The American Chamber of Commerce in Hong Kong has expressed “serious reservations”, saying such measures “would undermine perceptions of Hong Kong as a safe and secure haven for international business operations.”The American Chamber of Commerce in Hong Kong has expressed “serious reservations”, saying such measures “would undermine perceptions of Hong Kong as a safe and secure haven for international business operations.”
Observers also worry about politically motivated arrests of foreigners. Following the arrest of Huawei executive Meng Wanzhou in Canada, two Canadians were quickly detained in China.Observers also worry about politically motivated arrests of foreigners. Following the arrest of Huawei executive Meng Wanzhou in Canada, two Canadians were quickly detained in China.
In a joint statement, the UK foreign secretary, Jeremy Hunt, and Canada’s foreign minister, Chrystia Freeland, said they were worried about the potential effect of the proposals on the “large number of UK and Canadian citizens in Hong Kong”.In a joint statement, the UK foreign secretary, Jeremy Hunt, and Canada’s foreign minister, Chrystia Freeland, said they were worried about the potential effect of the proposals on the “large number of UK and Canadian citizens in Hong Kong”.
Hong Kong extradition bill is 'terrible blow' to rule of law, says PattenHong Kong extradition bill is 'terrible blow' to rule of law, says Patten
The former British governor of Hong Kong, Chris Patten, has warned that the law would be the “worst thing” to happen in Hong Kong since the 1997 handover. The law would “remove the firewall between Hong Kong’s rule of law and the idea of law which prevails in communist China” Patten said in video commentary posted online on Thursday. “An idea of law where there aren’t any independent courts, where the courts and the security services and the party’s rule, which are sometimes pretty obscure, are rolled all together,” he said, referring to China’s ruling Communist party.The former British governor of Hong Kong, Chris Patten, has warned that the law would be the “worst thing” to happen in Hong Kong since the 1997 handover. The law would “remove the firewall between Hong Kong’s rule of law and the idea of law which prevails in communist China” Patten said in video commentary posted online on Thursday. “An idea of law where there aren’t any independent courts, where the courts and the security services and the party’s rule, which are sometimes pretty obscure, are rolled all together,” he said, referring to China’s ruling Communist party.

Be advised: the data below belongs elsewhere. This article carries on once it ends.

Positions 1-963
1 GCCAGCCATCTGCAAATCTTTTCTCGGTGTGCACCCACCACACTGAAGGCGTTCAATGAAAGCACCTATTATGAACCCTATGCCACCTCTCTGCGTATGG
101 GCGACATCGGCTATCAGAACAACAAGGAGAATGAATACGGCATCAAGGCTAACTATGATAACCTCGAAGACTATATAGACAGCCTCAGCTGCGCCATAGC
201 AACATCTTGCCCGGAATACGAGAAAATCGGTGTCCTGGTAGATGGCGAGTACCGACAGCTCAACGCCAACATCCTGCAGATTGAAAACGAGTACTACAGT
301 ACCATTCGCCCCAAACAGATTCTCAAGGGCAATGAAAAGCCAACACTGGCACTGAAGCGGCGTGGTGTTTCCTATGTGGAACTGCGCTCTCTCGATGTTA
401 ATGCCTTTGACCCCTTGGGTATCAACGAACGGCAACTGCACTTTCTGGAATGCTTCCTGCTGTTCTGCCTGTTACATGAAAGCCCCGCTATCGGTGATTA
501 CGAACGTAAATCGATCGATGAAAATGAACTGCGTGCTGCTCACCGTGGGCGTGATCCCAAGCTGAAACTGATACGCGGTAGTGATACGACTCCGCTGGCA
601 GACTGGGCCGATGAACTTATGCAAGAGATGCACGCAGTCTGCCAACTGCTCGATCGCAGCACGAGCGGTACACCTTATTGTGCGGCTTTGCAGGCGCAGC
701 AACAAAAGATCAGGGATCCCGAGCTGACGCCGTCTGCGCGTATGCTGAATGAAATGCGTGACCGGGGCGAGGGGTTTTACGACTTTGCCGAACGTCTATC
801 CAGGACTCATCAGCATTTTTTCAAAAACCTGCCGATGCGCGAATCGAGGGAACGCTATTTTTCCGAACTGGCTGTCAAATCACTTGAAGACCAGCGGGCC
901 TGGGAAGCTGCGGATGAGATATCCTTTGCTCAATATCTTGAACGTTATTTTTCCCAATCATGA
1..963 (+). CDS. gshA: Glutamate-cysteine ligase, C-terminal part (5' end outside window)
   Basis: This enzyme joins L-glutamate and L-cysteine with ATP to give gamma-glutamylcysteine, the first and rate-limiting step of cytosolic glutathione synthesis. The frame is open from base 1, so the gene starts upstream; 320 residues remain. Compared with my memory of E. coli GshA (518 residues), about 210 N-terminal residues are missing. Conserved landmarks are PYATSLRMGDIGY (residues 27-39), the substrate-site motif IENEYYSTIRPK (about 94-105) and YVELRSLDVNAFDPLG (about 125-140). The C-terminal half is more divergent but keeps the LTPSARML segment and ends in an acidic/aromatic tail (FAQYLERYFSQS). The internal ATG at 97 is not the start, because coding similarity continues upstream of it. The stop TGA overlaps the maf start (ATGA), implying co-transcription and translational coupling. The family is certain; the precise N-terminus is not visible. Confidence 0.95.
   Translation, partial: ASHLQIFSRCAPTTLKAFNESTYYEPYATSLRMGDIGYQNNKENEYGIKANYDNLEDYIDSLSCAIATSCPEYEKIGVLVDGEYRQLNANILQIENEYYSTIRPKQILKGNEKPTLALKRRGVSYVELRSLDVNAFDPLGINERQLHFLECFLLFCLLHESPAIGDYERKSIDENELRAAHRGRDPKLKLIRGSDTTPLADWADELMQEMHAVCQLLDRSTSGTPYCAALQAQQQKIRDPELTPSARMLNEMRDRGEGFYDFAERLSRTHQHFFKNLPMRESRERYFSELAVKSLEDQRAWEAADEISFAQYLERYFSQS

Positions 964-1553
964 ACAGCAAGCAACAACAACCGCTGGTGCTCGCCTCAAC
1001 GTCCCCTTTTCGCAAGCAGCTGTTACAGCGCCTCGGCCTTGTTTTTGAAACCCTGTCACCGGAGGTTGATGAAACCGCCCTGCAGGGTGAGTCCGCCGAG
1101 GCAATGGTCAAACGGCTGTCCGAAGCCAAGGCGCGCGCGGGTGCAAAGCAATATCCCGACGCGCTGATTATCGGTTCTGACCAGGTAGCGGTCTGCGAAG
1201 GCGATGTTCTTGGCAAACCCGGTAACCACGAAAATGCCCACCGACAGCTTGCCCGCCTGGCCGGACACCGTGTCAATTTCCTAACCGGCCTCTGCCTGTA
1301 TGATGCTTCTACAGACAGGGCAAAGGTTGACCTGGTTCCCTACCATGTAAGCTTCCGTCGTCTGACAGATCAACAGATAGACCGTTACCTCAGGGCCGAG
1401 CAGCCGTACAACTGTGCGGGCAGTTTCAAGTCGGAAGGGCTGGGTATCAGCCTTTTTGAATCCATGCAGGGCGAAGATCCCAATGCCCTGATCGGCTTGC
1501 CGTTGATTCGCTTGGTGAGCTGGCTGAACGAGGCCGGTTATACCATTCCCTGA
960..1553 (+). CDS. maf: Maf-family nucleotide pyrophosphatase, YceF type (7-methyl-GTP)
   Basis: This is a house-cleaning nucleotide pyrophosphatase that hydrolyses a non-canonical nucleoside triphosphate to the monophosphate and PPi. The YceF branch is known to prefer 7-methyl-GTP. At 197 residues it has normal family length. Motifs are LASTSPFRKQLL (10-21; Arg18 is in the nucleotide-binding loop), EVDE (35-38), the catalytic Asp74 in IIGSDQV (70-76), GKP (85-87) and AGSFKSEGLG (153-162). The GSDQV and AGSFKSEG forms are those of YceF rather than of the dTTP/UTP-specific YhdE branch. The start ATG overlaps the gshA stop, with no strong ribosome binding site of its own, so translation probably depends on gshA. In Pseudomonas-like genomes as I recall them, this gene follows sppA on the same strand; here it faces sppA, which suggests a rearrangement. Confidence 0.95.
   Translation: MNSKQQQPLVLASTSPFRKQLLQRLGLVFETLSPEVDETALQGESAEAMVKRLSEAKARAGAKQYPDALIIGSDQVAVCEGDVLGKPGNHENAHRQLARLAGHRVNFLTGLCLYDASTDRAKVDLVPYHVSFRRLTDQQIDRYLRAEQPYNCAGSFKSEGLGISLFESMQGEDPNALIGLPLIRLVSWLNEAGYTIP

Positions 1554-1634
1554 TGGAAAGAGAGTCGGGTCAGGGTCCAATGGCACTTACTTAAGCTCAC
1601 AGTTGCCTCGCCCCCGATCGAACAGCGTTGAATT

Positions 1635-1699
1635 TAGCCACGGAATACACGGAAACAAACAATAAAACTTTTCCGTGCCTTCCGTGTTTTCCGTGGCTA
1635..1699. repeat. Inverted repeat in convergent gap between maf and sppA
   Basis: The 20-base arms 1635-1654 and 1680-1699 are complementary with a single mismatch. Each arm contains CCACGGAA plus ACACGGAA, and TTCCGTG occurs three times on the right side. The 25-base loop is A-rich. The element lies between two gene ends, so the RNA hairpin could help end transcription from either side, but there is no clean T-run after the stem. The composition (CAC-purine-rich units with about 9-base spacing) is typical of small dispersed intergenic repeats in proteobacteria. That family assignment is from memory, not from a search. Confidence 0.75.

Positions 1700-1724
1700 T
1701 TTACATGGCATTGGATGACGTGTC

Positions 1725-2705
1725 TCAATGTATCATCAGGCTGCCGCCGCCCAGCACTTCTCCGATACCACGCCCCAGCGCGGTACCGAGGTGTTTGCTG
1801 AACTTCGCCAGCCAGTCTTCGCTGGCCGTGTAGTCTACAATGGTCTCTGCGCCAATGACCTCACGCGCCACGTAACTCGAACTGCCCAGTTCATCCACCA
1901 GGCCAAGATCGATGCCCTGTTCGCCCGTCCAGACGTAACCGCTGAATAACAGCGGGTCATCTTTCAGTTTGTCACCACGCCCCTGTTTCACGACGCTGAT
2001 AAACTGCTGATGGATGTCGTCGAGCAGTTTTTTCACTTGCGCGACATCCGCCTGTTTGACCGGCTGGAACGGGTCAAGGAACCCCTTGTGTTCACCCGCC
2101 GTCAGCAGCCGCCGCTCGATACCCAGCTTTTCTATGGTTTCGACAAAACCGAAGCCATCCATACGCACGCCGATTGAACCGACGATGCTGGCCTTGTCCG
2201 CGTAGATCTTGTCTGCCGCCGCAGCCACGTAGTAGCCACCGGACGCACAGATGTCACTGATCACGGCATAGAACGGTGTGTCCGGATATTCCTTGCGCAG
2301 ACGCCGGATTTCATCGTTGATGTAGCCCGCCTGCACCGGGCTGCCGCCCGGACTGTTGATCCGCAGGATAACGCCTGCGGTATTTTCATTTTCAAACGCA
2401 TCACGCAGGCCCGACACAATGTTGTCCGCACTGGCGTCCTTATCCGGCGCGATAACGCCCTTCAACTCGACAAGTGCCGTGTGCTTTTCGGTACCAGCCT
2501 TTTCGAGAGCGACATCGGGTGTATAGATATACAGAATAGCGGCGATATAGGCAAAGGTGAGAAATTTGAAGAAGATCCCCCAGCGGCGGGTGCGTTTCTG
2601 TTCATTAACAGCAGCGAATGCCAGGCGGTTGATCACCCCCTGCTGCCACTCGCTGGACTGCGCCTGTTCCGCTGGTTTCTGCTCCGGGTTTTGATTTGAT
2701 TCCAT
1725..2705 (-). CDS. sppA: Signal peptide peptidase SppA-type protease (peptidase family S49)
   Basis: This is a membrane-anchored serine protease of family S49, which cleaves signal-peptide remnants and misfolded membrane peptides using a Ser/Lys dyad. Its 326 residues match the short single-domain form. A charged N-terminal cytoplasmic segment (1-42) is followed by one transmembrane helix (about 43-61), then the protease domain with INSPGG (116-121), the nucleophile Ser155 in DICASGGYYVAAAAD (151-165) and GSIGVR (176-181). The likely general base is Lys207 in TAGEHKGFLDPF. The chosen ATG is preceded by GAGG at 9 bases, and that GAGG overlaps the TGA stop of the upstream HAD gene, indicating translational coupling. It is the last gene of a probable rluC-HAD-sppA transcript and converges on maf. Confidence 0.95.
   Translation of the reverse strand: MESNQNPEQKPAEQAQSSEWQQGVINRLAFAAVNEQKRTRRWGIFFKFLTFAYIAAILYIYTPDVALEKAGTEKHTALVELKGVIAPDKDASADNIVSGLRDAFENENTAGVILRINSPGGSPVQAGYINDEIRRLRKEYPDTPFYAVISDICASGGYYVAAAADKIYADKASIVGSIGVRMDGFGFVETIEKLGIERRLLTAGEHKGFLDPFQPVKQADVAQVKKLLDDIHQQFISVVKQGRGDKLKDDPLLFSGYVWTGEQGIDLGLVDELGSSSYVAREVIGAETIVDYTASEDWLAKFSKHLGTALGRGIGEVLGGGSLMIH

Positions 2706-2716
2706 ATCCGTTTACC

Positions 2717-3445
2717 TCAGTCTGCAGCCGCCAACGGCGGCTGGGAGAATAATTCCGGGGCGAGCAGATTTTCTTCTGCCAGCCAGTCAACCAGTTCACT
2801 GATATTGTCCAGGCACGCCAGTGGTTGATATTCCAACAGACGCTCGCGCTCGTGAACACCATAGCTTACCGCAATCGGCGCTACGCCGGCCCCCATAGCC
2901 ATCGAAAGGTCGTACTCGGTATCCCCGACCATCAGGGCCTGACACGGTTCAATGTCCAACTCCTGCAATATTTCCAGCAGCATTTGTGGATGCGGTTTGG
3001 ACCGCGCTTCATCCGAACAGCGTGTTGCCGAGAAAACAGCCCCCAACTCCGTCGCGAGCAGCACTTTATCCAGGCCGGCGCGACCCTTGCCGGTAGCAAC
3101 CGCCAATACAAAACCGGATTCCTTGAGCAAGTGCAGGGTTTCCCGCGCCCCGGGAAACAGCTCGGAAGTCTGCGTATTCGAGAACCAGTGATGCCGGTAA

Ray Wong, an independence activist now living in Berlin, this week said it was “the nail in Hong Kong’s coffin.”Ray Wong, an independence activist now living in Berlin, this week said it was “the nail in Hong Kong’s coffin.”
“Because if this law is passed the legal system in Hong Kong will be destroyed. Hong Kong will be just another city in China,” he said.“Because if this law is passed the legal system in Hong Kong will be destroyed. Hong Kong will be just another city in China,” he said.
Claudia Mo, a pan-democrat legislator, agrees: “They are trying to integrate Hong Kong so much into the mainland to the point that Hong Kong is to be disappeared,” she says. “The little boat of Hong Kong is sinking fast.”Claudia Mo, a pan-democrat legislator, agrees: “They are trying to integrate Hong Kong so much into the mainland to the point that Hong Kong is to be disappeared,” she says. “The little boat of Hong Kong is sinking fast.”
China’s history of targeting dissidents on unrelated charges is well documented. In 2015, five booksellers who published salacious fictional material about China’s leaders from Hong Kong’s Causeway Bay disappeared from their homes only for some to reappear in mainland China confessing to non-political crimes like 13-year-old traffic offences.China’s history of targeting dissidents on unrelated charges is well documented. In 2015, five booksellers who published salacious fictional material about China’s leaders from Hong Kong’s Causeway Bay disappeared from their homes only for some to reappear in mainland China confessing to non-political crimes like 13-year-old traffic offences.